Mathers said that glyphosate with surfactants are dangerous for woody plants because it takes years for the plant to break down the chemical once it's taken up. Research has shown that one single low dose of glyphosate stays in the plant for at least a year.

"Just imagine what kind of damage you are doing to a woody plant when you apply glyphosate two times a month," said Mathers. "Glyphosate injury is also difficult to diagnose because symptoms may not be present for up to two years after glyphosate absorption."

In addition to split bark, other symptoms include witches broom, stunting, loss of apical dominance, individual dead limbs, chlorosis and death.

Woody plants most susceptible to glyphosate uptake include: Pyrus species, especially Callery pears; Prunus species, especially Yoshino cherry and Kwanzan cherry; Crab apples; Sycamore; Serviceberry; Hawthorn; Mountain Ash; Black Gum; Paper bark maple; Japanese maples, especially variety dissectum; Norway maple, especially ‘Emerald Queen'; Red maples; Dogwood, especially Kousa dogwood; Magnolias, especially Magnolia ‘Elizabeth'; and the yellow magnolias such as Magnolia ‘Butterflies', ‘Sawada's Cream', Magnolia ‘Yellow Bird' and Magnolia ‘Yellow Lantern'.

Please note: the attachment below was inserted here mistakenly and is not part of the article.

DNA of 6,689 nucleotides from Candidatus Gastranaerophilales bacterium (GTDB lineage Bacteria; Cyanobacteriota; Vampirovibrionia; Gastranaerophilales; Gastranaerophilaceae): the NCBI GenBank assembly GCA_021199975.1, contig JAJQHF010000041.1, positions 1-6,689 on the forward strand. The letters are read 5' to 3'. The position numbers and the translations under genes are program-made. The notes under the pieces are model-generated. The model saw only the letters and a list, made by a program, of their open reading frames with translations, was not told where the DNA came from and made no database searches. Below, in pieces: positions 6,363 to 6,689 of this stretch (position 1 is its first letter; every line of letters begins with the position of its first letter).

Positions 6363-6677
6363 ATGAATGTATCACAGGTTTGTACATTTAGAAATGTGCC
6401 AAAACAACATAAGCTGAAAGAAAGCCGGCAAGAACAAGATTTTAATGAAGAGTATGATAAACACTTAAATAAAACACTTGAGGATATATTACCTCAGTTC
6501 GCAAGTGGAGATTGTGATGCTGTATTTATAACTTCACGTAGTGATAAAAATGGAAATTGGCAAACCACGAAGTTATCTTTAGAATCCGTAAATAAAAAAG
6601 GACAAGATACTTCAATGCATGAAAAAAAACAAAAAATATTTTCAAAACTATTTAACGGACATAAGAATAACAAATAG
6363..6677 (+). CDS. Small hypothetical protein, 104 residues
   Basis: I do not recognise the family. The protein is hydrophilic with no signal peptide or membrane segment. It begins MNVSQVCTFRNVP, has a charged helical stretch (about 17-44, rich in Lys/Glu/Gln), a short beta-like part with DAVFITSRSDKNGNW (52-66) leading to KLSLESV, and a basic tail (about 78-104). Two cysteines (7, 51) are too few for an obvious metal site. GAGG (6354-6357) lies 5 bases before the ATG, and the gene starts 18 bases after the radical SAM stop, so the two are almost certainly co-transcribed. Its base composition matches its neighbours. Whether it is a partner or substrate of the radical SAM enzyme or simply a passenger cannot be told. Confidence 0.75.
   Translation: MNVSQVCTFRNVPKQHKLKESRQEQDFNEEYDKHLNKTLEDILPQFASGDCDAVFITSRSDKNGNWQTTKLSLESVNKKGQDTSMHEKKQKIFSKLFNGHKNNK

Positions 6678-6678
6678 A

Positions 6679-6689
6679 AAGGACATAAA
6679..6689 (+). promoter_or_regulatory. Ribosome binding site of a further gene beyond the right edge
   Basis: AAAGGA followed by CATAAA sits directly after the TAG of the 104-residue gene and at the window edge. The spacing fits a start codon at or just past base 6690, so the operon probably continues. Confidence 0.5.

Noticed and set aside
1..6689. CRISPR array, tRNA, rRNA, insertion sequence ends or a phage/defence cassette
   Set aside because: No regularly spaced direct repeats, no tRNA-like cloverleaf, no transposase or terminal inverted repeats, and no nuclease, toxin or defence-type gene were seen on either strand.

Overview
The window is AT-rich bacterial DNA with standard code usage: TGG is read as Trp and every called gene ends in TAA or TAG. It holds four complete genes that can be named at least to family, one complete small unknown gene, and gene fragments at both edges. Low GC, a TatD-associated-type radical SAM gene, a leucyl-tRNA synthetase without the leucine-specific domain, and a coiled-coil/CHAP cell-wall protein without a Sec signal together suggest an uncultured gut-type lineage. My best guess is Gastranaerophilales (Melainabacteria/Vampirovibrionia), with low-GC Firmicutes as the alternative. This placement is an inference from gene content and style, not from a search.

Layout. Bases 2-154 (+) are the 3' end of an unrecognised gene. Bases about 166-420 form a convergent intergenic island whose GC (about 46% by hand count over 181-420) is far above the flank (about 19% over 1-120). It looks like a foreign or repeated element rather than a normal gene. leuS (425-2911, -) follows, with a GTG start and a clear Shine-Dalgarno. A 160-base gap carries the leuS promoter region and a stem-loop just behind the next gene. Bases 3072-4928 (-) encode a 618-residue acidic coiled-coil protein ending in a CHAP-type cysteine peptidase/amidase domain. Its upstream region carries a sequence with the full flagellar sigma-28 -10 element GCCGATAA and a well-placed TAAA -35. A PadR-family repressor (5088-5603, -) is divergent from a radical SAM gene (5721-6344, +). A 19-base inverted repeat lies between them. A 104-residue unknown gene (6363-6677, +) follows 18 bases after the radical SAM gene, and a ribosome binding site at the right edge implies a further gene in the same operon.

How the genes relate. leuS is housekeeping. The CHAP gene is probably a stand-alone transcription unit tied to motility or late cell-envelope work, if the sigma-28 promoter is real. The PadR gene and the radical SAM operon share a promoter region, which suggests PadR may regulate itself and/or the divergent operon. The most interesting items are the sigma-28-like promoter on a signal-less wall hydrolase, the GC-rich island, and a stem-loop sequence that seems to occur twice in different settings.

Specifically, glyphosate uptake leads to an accumulation of a type of acid called shikimic acid that results in a reduction of phenolics -- plant compounds that serve a variety of roles in plant development and survival including defense against pathogens. Research has found that the more glyphosate is taken up by the plant, the higher the shikimic acid levels. In addition, glyphosate stays within the plant for years, being stored in the roots with sugars in the summer and fall, and then translocating to areas of the plant where growth takes place in the spring and continuing to cause injury.

Mathers said that until safer glyphosate products are developed, a change in weed management practices in the nursery and landscape industries is required to control the split bark phenomenon.

Candace Pollock
Hannah Mathers